Hunt Slonem at Miller Gallery

April 23rd, 2016  |  Published in April 2016

Hunt Slonem at Miller Gallery
3715 Erie Ave., Cincinnati, Ohio 45208
April 15 – May 21, 2016
The concept of repetition isn’t new, nor is the simplicity of subject matter.  Artists have long been expanding on these inspirations.  Think Warhol.    Hunt Slonem’s chosen milieux of birds, bunnies, and butterflies for his exhibit at Miller Gallery comes as a shock at first glance, begging familiarity and exploration before deciding their artistic value.

Hunt Slonem, Untitled (multi-colored butterflies), oil on canvas, 72 in x 84 in, CRK02321

Slonem became part of the Warhol scene in the 70’s, exposed to the value of repetition and invaluable contacts, most certainly aiding in his first solo exhibit just 5 years after his arrival in New York.  From there, he proceeded to an impressive list of awards and purchases including National Endowment for the Arts in 1991.  His career advanced steadily as museums and private sales continued among influential collectors and curators.

Hunt Slonem, Lucky, oil on canvas, 50 in x 60 in, CRK01725

Slonem’s forte lies not so much in his subject matter, as in a nearly violent expressionism on his surfaces.  He incises many of his canvases with diamond patterns, grids and stripes creating unusual effects sometimes as a background and sometimes pulling his subject matter into the canvas. “Untitled (Blue Luna Butterflies)”
pulls the scattered butterflies into the surface by carving into the finished piece, butterflies and all, yielding a shadowy dreamscape of color, avoiding the impression of design.
As for the bunnies, they are everywhere.  Squeezed into the picture plane, always facing the viewer, ears up in awareness, or single bunnies on “The Bunny Wall” they are the mark of Slonem art.  Slonem’s personal preference for wild color and affluent decor are here in the form of antique picture frames on these smaller works, obtained through purchases from southern plantations.  They lend the wall a curious installation quality.
By looking through the reading material in the gallery, it becomes obvious that a penchant for arranging his art would lend itself easily to that display form. The wall paintings feature one bunny per frame.  Simpler and speedier than larger works,  the multiple images relate to each other well, each different, but comfortable in the placement.

Hunt Slonem, Untitled (red diamond), oil on canvas, 48 in x 48 in, CRK02706

Perhaps the most revealing pieces are the bunnies  on impasto white backgrounds.  “Lucky” makes a statement by emphasizing the drawn gesture through monotone and size, 50” x 60”.   Other large pieces claim attention with glitter.  Far from the ordinary Christmas card glitter, these paintings catch the light with diamond dust.  The crowd of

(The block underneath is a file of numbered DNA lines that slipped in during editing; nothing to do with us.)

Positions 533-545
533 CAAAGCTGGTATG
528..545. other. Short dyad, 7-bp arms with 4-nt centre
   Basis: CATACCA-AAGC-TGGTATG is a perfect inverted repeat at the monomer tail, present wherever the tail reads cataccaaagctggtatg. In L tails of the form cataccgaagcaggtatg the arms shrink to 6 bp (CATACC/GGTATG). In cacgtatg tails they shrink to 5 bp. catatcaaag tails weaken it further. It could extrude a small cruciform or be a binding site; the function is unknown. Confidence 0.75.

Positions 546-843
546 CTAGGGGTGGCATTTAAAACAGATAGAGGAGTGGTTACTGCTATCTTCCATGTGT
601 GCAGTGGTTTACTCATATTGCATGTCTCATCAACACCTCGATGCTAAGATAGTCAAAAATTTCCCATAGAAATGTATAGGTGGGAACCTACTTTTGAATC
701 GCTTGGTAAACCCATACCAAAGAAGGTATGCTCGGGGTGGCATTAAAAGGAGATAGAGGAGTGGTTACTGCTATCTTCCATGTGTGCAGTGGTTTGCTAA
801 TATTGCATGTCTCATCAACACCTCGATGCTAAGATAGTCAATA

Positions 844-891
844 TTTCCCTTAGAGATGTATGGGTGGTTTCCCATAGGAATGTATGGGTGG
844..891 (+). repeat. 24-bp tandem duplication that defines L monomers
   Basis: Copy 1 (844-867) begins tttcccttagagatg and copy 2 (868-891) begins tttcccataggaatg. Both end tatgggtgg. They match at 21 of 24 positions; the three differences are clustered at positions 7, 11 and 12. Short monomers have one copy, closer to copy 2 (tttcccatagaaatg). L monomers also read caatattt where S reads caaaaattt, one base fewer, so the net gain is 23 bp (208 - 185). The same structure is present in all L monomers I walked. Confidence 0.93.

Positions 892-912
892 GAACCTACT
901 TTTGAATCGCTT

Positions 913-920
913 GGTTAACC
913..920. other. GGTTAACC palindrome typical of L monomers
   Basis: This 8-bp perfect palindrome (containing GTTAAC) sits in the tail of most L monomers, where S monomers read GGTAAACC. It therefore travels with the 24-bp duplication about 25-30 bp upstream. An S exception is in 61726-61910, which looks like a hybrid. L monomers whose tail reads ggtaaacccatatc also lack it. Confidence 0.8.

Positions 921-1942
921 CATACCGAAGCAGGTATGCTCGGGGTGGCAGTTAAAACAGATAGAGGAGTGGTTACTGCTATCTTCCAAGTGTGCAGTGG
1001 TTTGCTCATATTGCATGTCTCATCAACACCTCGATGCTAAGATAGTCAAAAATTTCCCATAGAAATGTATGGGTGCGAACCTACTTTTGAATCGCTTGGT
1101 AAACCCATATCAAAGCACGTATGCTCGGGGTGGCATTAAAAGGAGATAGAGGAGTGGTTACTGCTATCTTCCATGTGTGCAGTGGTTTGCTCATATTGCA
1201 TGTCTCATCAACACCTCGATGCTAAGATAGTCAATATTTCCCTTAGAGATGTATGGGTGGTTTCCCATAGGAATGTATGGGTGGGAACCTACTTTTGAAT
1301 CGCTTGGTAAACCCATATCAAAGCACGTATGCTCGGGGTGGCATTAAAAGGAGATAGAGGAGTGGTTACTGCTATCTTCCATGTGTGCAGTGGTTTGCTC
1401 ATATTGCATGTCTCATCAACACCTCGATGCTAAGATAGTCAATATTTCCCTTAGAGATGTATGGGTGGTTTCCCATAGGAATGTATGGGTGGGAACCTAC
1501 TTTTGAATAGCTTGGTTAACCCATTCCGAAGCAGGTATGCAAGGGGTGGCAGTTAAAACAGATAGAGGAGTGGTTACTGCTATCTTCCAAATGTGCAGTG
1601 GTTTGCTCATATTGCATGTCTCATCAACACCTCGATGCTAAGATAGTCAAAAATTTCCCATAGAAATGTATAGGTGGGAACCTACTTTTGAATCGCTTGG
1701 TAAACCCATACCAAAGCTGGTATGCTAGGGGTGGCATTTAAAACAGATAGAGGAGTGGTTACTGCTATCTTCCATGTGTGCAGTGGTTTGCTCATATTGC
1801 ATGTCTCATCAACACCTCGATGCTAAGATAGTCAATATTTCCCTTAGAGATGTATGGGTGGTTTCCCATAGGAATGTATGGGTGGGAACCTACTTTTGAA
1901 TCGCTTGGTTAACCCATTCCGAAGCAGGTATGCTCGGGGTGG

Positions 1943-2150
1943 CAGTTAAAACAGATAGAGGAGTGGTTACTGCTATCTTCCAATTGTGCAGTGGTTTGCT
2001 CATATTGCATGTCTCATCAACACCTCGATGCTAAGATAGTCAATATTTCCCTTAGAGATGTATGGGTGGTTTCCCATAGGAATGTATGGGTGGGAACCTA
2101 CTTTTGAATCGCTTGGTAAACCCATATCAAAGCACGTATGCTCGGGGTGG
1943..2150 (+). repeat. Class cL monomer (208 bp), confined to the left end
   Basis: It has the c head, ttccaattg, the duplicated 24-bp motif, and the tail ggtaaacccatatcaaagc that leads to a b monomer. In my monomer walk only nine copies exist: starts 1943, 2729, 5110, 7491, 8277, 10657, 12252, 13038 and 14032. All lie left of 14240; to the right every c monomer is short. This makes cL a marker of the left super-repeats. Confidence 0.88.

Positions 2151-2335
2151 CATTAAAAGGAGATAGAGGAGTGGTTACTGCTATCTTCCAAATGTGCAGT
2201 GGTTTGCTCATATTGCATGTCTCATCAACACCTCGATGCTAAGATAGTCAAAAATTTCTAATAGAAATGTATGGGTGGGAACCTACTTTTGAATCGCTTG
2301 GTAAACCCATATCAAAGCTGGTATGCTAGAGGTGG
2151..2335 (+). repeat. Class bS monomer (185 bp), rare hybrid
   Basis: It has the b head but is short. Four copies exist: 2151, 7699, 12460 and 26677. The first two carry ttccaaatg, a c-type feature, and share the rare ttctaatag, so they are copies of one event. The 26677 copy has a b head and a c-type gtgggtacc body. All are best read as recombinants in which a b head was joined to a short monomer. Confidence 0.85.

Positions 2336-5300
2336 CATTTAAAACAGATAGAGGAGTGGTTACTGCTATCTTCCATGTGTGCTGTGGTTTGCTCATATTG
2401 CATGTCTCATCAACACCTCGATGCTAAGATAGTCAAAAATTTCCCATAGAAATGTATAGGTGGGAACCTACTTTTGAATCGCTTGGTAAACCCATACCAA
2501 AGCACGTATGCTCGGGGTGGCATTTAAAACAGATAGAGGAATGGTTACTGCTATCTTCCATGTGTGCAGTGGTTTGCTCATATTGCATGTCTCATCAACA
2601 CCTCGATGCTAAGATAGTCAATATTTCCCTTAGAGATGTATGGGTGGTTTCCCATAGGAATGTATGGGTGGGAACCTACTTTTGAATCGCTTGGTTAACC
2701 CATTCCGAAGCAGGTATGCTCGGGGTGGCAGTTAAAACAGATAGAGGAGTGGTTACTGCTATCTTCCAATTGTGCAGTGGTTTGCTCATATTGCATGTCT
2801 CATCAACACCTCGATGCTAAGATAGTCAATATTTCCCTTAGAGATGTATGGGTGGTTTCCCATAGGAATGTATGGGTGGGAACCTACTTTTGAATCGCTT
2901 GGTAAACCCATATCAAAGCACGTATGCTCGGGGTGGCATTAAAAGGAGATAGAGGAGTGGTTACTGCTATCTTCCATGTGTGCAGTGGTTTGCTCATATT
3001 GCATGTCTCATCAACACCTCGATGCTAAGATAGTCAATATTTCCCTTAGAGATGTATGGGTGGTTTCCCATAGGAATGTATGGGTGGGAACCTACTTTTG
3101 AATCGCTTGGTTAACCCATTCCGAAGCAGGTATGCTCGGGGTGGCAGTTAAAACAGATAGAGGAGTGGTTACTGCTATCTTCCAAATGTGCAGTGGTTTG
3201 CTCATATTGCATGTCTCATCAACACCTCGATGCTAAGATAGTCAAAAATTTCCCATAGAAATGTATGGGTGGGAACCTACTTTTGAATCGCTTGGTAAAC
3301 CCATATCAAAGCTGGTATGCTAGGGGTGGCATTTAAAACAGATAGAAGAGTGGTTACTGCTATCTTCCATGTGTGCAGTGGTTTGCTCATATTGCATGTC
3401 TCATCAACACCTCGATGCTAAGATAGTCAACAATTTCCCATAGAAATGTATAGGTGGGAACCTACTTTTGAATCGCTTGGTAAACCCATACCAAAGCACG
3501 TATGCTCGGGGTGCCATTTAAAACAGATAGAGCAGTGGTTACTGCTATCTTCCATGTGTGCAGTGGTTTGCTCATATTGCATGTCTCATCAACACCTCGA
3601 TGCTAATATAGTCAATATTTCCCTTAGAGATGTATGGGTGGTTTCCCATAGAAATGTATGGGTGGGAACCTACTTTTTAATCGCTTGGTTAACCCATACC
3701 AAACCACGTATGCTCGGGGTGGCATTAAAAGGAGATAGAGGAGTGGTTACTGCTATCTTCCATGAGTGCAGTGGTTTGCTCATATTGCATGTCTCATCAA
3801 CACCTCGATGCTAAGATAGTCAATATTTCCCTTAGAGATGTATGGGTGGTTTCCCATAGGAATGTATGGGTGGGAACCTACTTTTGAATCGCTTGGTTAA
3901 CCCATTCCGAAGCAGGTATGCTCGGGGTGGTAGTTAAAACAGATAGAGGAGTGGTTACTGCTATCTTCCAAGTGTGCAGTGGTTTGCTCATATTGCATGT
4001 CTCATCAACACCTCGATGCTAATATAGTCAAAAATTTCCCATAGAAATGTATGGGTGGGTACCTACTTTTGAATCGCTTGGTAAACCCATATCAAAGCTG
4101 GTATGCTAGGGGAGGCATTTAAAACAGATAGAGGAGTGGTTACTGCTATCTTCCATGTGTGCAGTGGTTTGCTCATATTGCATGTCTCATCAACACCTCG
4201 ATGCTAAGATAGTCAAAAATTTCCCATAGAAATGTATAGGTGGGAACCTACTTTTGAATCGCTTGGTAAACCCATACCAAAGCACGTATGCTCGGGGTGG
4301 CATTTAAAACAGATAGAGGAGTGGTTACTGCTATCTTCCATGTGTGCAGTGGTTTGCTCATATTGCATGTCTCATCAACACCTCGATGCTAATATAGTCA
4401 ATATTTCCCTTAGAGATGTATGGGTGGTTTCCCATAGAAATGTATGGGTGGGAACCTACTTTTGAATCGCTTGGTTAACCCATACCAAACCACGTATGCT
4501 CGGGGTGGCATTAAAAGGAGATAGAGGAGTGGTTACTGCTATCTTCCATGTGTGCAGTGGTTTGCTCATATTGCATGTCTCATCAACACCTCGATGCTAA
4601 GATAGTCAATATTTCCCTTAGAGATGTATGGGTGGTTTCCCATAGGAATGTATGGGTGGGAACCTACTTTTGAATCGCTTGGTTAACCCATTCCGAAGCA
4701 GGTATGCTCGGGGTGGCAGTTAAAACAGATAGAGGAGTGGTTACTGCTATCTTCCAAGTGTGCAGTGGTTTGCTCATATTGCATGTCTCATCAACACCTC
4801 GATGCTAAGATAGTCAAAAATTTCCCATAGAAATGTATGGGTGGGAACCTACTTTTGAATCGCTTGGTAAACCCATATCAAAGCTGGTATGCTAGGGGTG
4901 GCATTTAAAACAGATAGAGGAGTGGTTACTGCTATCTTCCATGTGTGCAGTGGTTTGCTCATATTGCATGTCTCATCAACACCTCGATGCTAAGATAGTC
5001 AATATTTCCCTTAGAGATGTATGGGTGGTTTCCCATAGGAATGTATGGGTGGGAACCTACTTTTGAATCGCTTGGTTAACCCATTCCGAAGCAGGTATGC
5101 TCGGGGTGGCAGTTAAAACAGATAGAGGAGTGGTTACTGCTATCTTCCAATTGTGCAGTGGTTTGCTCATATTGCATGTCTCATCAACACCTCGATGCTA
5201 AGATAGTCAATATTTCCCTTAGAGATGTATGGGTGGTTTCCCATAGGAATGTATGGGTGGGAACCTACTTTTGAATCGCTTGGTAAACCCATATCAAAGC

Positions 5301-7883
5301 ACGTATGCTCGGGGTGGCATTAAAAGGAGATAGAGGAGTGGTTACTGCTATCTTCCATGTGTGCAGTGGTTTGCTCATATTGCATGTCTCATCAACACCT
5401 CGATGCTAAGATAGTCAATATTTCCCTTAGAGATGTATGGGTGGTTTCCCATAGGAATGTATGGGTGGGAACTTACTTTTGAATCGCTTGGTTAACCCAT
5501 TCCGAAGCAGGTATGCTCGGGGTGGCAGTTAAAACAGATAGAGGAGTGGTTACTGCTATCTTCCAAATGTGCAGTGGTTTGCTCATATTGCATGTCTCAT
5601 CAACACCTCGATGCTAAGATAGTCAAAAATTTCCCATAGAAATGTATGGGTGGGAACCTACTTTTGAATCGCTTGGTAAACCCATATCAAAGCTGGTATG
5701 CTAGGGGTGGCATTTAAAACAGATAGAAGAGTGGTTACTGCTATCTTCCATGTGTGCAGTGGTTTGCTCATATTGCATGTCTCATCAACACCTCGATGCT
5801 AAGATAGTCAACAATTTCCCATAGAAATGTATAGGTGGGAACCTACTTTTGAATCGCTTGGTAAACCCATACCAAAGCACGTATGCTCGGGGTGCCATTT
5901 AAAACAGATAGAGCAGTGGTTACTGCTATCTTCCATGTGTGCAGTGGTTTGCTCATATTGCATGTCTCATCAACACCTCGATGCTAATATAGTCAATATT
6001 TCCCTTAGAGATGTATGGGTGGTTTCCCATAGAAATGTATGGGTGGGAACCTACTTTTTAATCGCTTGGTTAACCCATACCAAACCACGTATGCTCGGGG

bunnies on solid color backgrounds sparkling away are eye-catchers, pulling the viewer in to become actively engaged with the entire painting.
Birds shown as simple oblong factors say design more than any of the other subjects shown.  Pleasing in their numbers, perched in rows across the canvas, these are a part of Slonem’s life. They are his companions in his studio, obviously instrumental to his close touch with nature.  He arranges them on canvas in regimented rows,  while allowing each a certain individuality  through color, position and paint quality.  “Untitled (finches)” best illustrates the possibilities of covering the canvas with a variety of colored birds, their close arrangement approaching abstraction.
Realizing the abstract element in these works is a piece of cake.  Slolem’s splashy paint style combined with his love of color comes close to pure abstraction when he adds flowers to his images. One can easily  see  the freedom he enjoys when he lets loose with pure color.  Check out  “Untitled (multi-colored butterflies)” for the epitome of this feature.  Here the butterflies are made a secondary subject, while the roaming areas of color take precedent.

Hunt Slonem, Untitled (finches), oil on canvas, 40 in x 30 in, CRK02368

Two pieces introduce metallic paint.  Often metallic paint induces the same reaction as glitter when initially encountered.  These two offer a special example of expression as the brush marks in the shining surfaces speak of immediacy, which, indeed, is the hallmark of expressionism.
Artists and art aficionados often become stuck in their own preferences.  Take a walk on the wild side and see this show.  It won’t change your minds, but it will make you think more about art’s direction.
–Fran Watson

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